A resurgent Tesco, slowing food price inflation, lower growth: how worried should Sainsbury's chief executive Justin King be? Alex Black reports
The City has grown used to strong like-for-like figures from Sainsbury's since Justin King took over, and with a better-than-expected 18.5% increase in underlying profits, he didn't disappoint.
But a resurgent Tesco, slowing food price inflation, like-for-like sales growth of just 5.7% and 4.7% in the 12 weeks to 31 October the lowest of the big four, according to Nielsen has prompted analysts to speculate once again on Sainsbury's future, with rumours of another Qatari-based bid helping to fuel the fire in the media.
At the interims this week, the Sainsbury's CEO was once again upbeat, with an update on the group's expansion plans accompanying insights into a resurgence in sales of ready meals, flowers and non-food goods in the run-up to Christmas. But by his chirpy standards, it was an uncharacteristically gloomy forecast for 2010 that King painted, as he pointed out the challenge of facing up to VAT increases, the uncertainty of an election, rising taxes, growing unemployment and the possibility of a 'W'-shaped economic recovery.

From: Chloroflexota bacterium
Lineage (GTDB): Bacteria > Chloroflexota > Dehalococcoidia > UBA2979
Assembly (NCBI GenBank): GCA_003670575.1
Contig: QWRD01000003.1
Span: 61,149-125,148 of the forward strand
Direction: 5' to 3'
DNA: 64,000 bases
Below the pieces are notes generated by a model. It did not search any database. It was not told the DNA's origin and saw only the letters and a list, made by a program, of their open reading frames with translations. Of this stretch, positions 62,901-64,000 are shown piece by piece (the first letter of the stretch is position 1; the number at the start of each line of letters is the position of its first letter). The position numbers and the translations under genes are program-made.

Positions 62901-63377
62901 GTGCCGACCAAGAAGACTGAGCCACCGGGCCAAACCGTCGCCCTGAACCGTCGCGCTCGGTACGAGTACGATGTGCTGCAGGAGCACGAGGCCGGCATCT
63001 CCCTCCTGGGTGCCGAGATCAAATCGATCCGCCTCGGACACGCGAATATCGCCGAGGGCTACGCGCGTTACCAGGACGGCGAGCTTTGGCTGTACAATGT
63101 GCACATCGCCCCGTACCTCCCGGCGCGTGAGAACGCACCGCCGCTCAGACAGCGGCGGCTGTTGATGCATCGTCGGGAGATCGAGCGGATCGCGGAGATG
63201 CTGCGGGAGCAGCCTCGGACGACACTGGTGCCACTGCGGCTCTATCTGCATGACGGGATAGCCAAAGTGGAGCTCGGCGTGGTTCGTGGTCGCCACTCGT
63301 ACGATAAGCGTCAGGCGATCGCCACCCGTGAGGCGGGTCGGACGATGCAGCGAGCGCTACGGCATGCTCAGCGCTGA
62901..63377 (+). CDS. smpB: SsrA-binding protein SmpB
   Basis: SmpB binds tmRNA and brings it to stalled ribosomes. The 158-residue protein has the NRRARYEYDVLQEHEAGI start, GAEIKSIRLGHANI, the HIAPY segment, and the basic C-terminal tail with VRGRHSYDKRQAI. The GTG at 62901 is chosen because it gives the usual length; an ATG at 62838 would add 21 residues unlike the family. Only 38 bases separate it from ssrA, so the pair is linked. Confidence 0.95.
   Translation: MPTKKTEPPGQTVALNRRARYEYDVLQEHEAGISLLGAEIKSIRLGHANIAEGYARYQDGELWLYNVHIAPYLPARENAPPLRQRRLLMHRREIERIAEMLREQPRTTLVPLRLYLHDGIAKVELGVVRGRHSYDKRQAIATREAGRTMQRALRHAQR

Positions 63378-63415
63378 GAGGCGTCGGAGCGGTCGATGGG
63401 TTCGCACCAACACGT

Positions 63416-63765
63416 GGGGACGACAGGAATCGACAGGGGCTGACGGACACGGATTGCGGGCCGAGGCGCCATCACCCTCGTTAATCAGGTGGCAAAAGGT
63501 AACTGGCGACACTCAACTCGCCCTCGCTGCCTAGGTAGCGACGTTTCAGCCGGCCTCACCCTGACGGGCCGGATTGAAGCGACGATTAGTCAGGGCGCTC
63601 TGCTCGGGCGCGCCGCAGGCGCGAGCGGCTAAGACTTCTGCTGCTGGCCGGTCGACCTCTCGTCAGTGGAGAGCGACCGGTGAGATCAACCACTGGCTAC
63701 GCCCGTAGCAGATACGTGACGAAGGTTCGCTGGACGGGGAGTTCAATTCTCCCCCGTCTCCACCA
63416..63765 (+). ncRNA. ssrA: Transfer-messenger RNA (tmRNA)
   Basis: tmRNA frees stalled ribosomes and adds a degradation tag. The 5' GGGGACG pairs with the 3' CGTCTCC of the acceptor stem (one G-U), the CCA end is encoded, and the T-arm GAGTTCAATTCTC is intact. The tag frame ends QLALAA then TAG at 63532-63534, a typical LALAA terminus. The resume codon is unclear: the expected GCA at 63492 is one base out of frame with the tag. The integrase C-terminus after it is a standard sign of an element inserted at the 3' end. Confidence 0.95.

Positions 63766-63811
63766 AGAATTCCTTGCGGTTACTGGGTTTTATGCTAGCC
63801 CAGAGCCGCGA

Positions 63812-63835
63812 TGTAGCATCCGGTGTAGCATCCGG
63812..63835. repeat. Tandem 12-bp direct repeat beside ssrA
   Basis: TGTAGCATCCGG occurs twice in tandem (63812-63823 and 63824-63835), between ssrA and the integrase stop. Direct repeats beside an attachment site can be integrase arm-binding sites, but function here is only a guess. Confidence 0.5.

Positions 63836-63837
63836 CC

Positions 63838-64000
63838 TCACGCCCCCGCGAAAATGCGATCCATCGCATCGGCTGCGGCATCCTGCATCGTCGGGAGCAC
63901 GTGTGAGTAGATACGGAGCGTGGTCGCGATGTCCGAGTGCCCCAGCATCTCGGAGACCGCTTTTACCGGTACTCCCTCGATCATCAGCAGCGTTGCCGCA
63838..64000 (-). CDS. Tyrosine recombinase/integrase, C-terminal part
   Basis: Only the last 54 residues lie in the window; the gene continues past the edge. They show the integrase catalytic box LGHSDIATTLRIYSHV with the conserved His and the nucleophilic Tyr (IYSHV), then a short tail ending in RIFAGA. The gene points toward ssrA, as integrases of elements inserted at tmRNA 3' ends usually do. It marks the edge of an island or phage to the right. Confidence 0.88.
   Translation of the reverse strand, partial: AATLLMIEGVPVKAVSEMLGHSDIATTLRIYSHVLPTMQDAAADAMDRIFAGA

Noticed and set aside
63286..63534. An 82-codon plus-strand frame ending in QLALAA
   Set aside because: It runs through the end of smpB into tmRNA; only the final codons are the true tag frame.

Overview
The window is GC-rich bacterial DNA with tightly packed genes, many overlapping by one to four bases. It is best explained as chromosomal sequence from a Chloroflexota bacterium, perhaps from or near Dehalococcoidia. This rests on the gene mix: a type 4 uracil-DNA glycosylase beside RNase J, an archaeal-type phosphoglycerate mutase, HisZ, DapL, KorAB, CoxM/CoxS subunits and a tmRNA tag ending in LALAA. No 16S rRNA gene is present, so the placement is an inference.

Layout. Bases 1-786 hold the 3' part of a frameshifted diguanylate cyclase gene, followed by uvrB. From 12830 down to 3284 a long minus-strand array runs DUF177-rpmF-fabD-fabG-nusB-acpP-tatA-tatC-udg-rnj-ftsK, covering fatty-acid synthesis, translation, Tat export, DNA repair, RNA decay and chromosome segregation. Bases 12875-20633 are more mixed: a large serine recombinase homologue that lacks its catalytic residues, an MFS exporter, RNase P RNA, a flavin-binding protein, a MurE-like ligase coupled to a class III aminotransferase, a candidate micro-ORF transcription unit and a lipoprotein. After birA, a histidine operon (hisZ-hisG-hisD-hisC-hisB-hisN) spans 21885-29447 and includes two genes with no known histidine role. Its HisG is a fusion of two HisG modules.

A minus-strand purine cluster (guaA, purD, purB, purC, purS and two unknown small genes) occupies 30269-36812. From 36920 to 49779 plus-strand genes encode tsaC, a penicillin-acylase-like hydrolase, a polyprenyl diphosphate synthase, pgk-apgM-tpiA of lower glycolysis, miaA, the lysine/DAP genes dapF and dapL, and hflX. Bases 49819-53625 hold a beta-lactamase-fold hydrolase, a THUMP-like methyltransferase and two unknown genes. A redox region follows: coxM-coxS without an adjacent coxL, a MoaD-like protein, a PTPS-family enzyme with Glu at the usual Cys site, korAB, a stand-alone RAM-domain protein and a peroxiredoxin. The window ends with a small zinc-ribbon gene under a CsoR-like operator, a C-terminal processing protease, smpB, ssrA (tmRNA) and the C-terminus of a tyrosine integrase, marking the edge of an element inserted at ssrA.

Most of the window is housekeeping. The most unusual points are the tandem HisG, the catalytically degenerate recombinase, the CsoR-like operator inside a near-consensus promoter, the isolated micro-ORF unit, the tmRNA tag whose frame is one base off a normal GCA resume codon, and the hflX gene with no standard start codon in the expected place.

On Sainsbury's performance, however, King was defiant. "We don't need anyone else to fail for us to succeed... we're still growing market share," he said.
In the short term King has also been encouraged by sales of higher-margin non-food lines, growing at about 2.5 times the rate of food, and the number of lines on the general merchandise website, launched in July, will increase from 4,500 to 8,000 by this Christmas.
King's longer-term aim is to build large non-food areas in new stores and expand the size of non-food areas in current stores, taking the number of 15,000 sq ft-plus stores with non-food lines from 38 to more than 100 by March 2011.
Analysts have expressed concern that these plans leave Sainsbury's more debt-laden than before, with the retailer's net debt at £1.8bn as of 3 October, an increase of £94m from the 2009 year-end position. However, CFO Darren Shapland pointed out that the net interest cost was down 25.4% to £44m year-on-year because about £850m of the company's debt repayment was inflation linked. These costs are expected to remain similar in the second half of the year.
But it's the short-term slowdown that's given most cause for concern. Shore Capital analyst Darren Shirley says Sainsbury's profit growth is mainly attributable to operational gearing, and other analysts have accused it of buying sales through promotions rather than "encouraging consumers to shop deeper like Morrisons". King rubbishes such suggestions, arguing tighter cost control and a stronger promotional mix were working.
Cazenove analyst Mike Tattersall adds that Sainsbury's is in a similar position to Tesco 10 years ago. "It has a big property opportunity and stores with expansion potential. If it gets this right the returns should be good."